OROVILLE — To many Oroville and Butte County residents Gonzalo Curiel is known as the eyes in the sky — one who supplies photos of Oroville from a bird’s eye view.
Curiel’s name became more known in the community after his photos of the Oroville Dam spillway incident from his plane surfaced in 2018. Curiel, evacuated like many other Oroville residents, went to his plane to get a view of what was going on since roads and other access were closed.
On Sunday, Curiel, a private pilot who goes by “Peewee”, led a Fourth of July airplane fly in and car show at the Oroville Municipal Airport. The event was hosted by the Experimental Aircraft Association Chapter 112 and sponsored by the Rotary Club of Oroville. Curiel has led the biennial event since 2011.
During Tuesday’s Oroville City Council meeting several councilors took the time to recognize the work Curiel and others did in hosting the fly in.
Councilor Eric Smith, who assisted as the master of ceremonies Sunday, thanked Curiel for his work. Smith called Curiel an amazing asset to the Oroville community.
“If it wasn’t for Peewee it would not have happened,” Smith said Tuesday.
Mayor Chuck Reynolds called Sunday’s event “absolutely wonderful.” Reynolds said the event was much more organized than last year’s fireworks event.
“This year was much more organized and the facilitator of the fly in and car show is Gonzalo Curiel and he puts his heart and soul into this community and doesn’t collect a dime,” Reynolds said. “I would really like to give him credit for all he does. Just an absolute heart for this city and the turnout was phenomenal.”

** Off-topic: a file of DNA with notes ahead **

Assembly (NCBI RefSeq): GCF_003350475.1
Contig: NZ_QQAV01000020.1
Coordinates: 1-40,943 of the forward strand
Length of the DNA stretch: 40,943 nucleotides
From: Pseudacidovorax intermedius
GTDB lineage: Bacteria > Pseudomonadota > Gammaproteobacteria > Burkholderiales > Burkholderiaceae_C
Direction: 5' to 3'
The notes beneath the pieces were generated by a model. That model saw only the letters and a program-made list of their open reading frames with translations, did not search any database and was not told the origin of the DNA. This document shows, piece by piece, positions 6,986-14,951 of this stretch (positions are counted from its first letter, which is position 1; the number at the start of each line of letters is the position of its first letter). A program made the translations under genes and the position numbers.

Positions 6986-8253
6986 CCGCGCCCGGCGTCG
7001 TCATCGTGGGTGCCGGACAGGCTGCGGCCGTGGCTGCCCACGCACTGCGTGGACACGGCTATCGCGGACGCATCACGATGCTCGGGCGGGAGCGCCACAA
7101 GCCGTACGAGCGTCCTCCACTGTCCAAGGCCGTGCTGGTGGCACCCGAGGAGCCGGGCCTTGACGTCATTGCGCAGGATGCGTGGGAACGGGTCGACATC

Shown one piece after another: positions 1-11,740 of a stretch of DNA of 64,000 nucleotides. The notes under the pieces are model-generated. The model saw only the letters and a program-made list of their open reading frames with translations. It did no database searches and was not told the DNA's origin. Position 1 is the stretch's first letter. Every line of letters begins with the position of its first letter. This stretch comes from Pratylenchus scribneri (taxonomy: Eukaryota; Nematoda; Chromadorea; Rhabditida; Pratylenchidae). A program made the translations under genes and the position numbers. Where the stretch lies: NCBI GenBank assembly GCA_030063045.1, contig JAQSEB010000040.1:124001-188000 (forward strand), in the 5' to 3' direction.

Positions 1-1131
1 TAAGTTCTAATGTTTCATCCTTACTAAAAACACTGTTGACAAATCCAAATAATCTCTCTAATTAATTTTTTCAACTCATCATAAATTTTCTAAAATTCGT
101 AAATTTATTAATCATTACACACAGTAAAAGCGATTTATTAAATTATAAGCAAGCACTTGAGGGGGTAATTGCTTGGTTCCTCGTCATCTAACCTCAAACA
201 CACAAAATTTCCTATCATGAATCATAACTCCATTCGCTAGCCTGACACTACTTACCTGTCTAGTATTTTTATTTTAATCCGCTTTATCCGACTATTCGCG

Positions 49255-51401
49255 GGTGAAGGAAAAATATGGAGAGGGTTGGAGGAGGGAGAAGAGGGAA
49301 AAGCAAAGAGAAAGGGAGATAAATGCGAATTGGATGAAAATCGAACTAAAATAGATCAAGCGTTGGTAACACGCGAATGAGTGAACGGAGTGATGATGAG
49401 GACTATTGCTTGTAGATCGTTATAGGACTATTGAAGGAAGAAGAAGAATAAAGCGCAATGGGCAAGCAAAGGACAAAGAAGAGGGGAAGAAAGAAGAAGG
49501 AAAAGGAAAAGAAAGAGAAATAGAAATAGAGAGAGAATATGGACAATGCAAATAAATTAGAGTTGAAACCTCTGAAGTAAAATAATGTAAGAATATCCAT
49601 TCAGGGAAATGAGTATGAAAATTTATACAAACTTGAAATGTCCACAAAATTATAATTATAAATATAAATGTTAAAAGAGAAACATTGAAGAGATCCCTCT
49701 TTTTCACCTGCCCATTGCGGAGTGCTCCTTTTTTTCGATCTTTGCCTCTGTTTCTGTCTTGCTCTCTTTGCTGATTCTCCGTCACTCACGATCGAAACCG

Councilor David Pittman, who along with Reynolds is a member of the host Rotary Club of Oroville, thanked others involved including the Oroville Fire Department, Butte County Sheriff’s Office, Cal Fire-Butte County, California State Parks, California Department of Fish and Wildlife, California Highway Patrol and Recology.
Curiel said he has always been into photography dating back to a high school photography class he took, however he did not receive his pilot’s license until 2011.
Flying for Curiel, like many private pilots, is a hobby. He has made a career working in auto body shops. His first experience working with private planes came in 1983 when his brother began working as a mechanic at West Air, then based at the Chico Airport. Curiel had been doing paint and body work on cars and motorcycles since 1980. The company needed someone to fix chips and scratches on planes left from birds, so Curiel latched on part time doing touch up paint work.
In the early ’90s and early 2000s Curiel followed different car shows and boat races in California doing pin striping between races and shows. He and his family would set up at the Forebay Aquatic Center in Oroville and watch the races and Curiel would make money between heats.
Curiel’s love for flying grew in 2008 after leaving the car shows and turning his attention to radio control cars, trucks and eventually remote control helicopters. Curiel said he and friends would mount a camera onto the helicopters and use the headrest monitor from his pickup inside of a cardboard box and the group would fly around — similar to drone usage today.